The All-in-One Problem
By the assumption of the problem structure, and using the notation described above, the hierarchical problem before decomposition, also known as the all-in-one (AIO) formulation, can be described as:
|with respect to|
Note that the response of each element j depends on the response of its children which prevents the objective function and the constraint sets from being separable. In order to separate the set of variables governed by each subsystem, target variables are created for each shared variable. And the consistency constraint: is added to ensure target/response consistency.
We rewrite the problem as:
|with respect to|
Note that the problem is almost separable except for the consistency constraint .
The Relaxed All-in-One Problem
In order to make the constraint sets separable, the consistency constraint can be relaxed using penalty functions or Lagrangian relaxation. In general, the problem can be relaxed via a consistency constraint relaxation function . Alternate methods for consistency constraint relaxation used in the literature include:
- Quadratic penalty functions (Kim et al., 2003; Michelena et al., 2003; Michalek and Papalambros, 2005)
- Lagrangian relaxation  (Lassiter et al., 2005)
- Augmented Lagrangian relaxation (Tosserams et al., 2006; Kim et al., 2006; Li et al., 2007)
For a general , the resulting formulation is the relaxed AIO problem:
|with respect to|
For a general , consider only the subset of the decision variables that are non-constant in subsystem j to obtain the general subproblem corresponding to each element:
|with respect to|
Note that in the above formulation, the variables and for are constants with respect to element j. The constraint sets are now separable, and depending on the consistency relaxation function , the subproblems may or may not be separable. If subproblems are separable, they can be solved in parallel. Otherwise, sequential computation of each subproblem is required.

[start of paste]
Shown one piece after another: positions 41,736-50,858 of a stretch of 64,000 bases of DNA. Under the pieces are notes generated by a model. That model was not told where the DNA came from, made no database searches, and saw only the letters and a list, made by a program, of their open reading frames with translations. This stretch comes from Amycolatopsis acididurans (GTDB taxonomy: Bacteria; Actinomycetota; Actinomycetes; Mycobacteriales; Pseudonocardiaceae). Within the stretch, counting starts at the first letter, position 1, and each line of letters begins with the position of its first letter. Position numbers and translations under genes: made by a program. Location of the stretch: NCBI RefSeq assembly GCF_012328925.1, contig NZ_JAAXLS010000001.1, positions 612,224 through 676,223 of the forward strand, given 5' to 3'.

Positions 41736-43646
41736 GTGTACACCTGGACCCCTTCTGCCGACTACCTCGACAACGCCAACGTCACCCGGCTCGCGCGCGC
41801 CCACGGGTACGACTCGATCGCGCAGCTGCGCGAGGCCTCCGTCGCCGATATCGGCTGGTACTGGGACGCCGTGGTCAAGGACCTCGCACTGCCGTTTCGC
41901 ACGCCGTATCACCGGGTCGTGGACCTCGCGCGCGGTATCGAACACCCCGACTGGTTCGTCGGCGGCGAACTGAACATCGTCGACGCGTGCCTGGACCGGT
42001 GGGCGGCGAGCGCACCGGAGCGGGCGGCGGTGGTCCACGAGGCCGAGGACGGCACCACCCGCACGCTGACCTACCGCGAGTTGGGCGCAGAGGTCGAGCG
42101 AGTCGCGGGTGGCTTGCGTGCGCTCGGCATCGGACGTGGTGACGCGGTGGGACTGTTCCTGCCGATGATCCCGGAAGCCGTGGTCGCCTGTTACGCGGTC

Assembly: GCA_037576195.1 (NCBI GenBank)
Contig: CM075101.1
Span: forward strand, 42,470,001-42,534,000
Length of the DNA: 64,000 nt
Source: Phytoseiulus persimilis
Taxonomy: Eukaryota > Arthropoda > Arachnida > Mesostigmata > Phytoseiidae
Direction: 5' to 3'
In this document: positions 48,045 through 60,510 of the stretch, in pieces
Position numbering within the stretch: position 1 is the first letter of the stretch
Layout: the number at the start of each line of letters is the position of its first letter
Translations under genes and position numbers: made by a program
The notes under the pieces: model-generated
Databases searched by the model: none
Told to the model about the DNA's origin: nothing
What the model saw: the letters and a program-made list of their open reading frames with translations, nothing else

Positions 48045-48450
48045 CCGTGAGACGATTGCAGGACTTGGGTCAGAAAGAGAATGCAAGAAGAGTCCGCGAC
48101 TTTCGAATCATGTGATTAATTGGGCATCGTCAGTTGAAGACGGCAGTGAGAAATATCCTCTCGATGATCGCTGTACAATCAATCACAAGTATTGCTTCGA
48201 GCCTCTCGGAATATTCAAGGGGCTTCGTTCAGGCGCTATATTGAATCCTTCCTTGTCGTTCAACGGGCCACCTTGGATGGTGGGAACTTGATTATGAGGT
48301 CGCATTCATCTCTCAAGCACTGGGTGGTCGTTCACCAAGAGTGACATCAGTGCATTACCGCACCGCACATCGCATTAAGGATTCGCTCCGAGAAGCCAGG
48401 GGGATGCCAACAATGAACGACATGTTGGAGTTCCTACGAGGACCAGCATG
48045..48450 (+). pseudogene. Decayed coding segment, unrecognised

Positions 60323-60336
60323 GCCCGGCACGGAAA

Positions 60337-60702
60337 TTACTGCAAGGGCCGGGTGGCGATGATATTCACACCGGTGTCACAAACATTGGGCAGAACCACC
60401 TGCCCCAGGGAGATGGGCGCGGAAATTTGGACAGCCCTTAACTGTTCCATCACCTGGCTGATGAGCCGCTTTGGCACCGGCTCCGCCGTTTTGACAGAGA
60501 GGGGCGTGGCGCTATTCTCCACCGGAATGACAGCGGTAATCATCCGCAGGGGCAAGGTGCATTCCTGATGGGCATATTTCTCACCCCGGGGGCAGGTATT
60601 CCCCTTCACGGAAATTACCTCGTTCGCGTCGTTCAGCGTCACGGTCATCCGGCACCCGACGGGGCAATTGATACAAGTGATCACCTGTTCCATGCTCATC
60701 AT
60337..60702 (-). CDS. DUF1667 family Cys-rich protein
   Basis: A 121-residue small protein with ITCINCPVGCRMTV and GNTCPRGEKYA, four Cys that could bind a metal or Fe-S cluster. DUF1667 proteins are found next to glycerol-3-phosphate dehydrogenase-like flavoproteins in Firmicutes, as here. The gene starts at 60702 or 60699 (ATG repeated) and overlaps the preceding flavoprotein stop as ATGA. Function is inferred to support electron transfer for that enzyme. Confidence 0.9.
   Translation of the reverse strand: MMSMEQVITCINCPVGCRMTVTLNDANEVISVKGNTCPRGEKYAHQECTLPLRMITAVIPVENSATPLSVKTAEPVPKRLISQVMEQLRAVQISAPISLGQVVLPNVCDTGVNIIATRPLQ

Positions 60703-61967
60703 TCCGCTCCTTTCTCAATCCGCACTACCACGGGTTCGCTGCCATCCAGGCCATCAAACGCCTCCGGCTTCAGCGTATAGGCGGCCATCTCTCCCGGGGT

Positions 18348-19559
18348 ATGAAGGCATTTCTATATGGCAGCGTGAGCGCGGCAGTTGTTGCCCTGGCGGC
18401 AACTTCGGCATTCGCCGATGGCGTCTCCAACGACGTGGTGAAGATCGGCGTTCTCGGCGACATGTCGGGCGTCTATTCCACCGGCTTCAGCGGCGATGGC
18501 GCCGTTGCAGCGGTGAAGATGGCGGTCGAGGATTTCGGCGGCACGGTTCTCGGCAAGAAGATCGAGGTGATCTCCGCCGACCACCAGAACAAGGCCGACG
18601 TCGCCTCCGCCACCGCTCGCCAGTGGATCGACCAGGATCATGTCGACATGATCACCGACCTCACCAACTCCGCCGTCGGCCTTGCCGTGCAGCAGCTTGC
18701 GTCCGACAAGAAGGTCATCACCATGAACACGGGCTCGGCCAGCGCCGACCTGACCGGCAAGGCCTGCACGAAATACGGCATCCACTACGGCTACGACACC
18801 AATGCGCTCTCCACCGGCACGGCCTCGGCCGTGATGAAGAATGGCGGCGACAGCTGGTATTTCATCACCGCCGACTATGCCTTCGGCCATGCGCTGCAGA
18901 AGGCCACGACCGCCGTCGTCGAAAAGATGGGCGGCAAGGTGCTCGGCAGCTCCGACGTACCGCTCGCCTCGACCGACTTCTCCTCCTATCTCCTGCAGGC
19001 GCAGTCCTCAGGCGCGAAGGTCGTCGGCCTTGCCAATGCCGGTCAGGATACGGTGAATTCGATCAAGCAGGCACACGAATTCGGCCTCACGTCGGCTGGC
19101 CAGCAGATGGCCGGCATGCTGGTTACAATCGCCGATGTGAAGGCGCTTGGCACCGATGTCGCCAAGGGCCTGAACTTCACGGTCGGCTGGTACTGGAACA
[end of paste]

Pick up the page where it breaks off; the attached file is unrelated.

Consistency Constraint Relaxation Functions
This section needs attention.
Define each of the following and describe advantages and disadvantages:
- Quadratic penalty functions (Kim et al., 2003; Michelena et al., 2003; Michalek and Papalambros, 2005) Non-separable objective function, large w causes ill-conditioning
- Lagrangian relaxation  (Lassiter et al., 2005) Objective is separable-enables parallel computing, but duality gaps may exist which may cause instability
- Augmented Lagrangian relaxation (Tosserams et al., 2006; Kim et al., 2006; Li et al., 2007) has a quadratic and a lagrangian term, quadratic term solves instability issues and lagrangian term over comes ill-conditioning
- Augmented Lagrangian with Alternating Directions: (Li et al., 2007)Truncates inner loop of AL by solving even levels together followed by odd for a fixed number of iterations.
- Diagonal Quadratic Approximation: (Li et al., 2007) This is an effective technique to enable parallel computing. The non-separable term in the AL approach is linearized using taylors series expansion to the first degree.
- Truncated Diagonal Quadratic approximation: (Li et al., 2007) Truncates the inner loop of DQA to a single (or few) iterations. Greatly reduces computational cost.
It can be shown that by sequentially and iteratively solving each subproblem as specified in the above equation in any cyclic order, convergence is guaranteed. This algorithm is called block coordinate descent, or BCD, and the convergence result is applicable for any general relaxation consistency function because the constraint sets are independent. In the literature, the inconsistency constraint relaxation function has been implemented in three ways: a quadratic penalty function, an ordinary Lagrangian function, or an augmented Lagrangian function. Both the quadratic penalty and augmented Lagrangian approaches do not allow separability of subproblems, and block coordinate descent is required to achieve convergence, which limits efficiency. The ordinary Lagrangian approach does produce separable subproblems; however, the method is not robust when duality gaps exist (Li et al., 2007).
The best performing methods reported have used truncated inner loops to reduce computational time. The alternating direction method of multipliers approach (Tosserams et al., 2006) takes advantage of the fact that in hierarchical systems, only elements at two adjacent levels of the hierarchy share elements. The truncated diagonal quadratic approximation approach (Li et al., 2007) linearizes the cross term of the augmented component, which is the only nonseparable element in the augmented Lagrangian relaxation method, in order to make all subsystems independent and enable parallelization.